The Bulgarian community

The Bulgarian community

Bulgarian Church Community in Thessaloniki (1868-1913)

The first reference to a Bulgarian Church Community in Thessaloniki is found in a letter of Kiryak Durzhilovec to the Zograf monks’ brotherhood from February 1862. However, the official date of its establishment is considered to be 8 February 1868, when 850 residents of Thessaloniki from the mason’s, tailor’s, carpenter’s, cattle-breeding, furrier’s and merchant guild gave written power of attorney to their more distinguished fellow citizens, so that they could represent the people and take care of its ecclesiastical-public progress. In July 1880 the Bulgarian Exarchate officially affirmed the Bulgarian Church Community in the city, restored after the Russo-Turkish War, while in 1882 it confirmed its Statutes. The Bulgarian Church Community acquired its own building in 1896, located on the present 102-108 Olimpu Str. However, the Exarchate did not have a bishop in Thessaloniki, which put the Community in a disadvantageous position and impeded its contacts with the vilayet authorities. At the beginning of the 20th century the Bulgarian Church Community in the city had 4 parish priests, a representative in the vilayet governance and three mukhtars (mayors). It is deemed to be the main Bulgarian Community in the Macedonian vilayets of the Ottoman Empire, which is to represent the interests of the smaller Bulgarian Communities in front of the local authorities. The Bulgarian Church Community in Thessaloniki ceased to function with the murder of its chairman archimandrite Evlogii in the Second Balkan War.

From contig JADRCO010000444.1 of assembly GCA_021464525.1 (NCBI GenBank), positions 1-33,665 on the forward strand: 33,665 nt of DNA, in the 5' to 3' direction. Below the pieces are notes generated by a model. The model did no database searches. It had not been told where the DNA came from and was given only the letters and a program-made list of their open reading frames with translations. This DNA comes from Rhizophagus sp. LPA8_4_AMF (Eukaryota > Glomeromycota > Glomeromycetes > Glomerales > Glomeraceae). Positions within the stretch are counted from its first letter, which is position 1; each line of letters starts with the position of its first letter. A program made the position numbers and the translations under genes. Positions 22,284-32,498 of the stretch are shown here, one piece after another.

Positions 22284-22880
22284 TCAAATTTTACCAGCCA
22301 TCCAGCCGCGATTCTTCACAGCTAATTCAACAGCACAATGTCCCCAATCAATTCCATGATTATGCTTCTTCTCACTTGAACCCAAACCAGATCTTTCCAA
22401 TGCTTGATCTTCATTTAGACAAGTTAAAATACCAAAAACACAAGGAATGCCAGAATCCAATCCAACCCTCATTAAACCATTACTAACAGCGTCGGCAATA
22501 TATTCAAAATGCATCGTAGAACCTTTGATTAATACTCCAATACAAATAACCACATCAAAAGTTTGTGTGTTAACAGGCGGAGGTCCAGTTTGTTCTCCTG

The chairpersons of the Bulgarian Church Community in Thessaloniki included: Ivan Hadji-lazarov, Dimitar Paunchev, archimandrite Kozma Prechistanski, archimandrite Grigorii Pelagoniiski, father Ivan Madzharov, archimandrite Avksentii II Pelagoniiski, priest Neofit, archimandrite Nikodim, Georgi Badzharov, archimandrite Evlogii.

Churches

The first Bulgarian chapel in Thessaloniki ‘St. St. Cyril and Methodius’ was opened on 20 June 1873. It was located at about hundred metres south of the high street Egnatiya in the Panaguda mahala on Kapitan Patriki Str (Bayat). Initially it was a small building, bought by means of donations, which was repeatedly renovated and reconstructed over the years. Its place today is taken by privately-owned buildings.

The second Bulgarian Church in Thessaloniki ‘St. Demetrius’ was opened in the Vardar mahala on 8 May 1890. It was housed in a rickety building, owned by the Bulgarian exarch Joseph, which was initially declared to serve as a furrier’s warehouse. The church was located opposite to Burmali-dzhami on 11 Zelefhildon Str. (today Antigonidon Str.) and as of 1906 was listed on the Ottoman registers as the Bulgarian Church on Dikili Tas Str. (Μπηγμένης Πέτρας). The church ‘St. Demetrius’ burned to ashes in the great fire in Thessaloniki in 1917.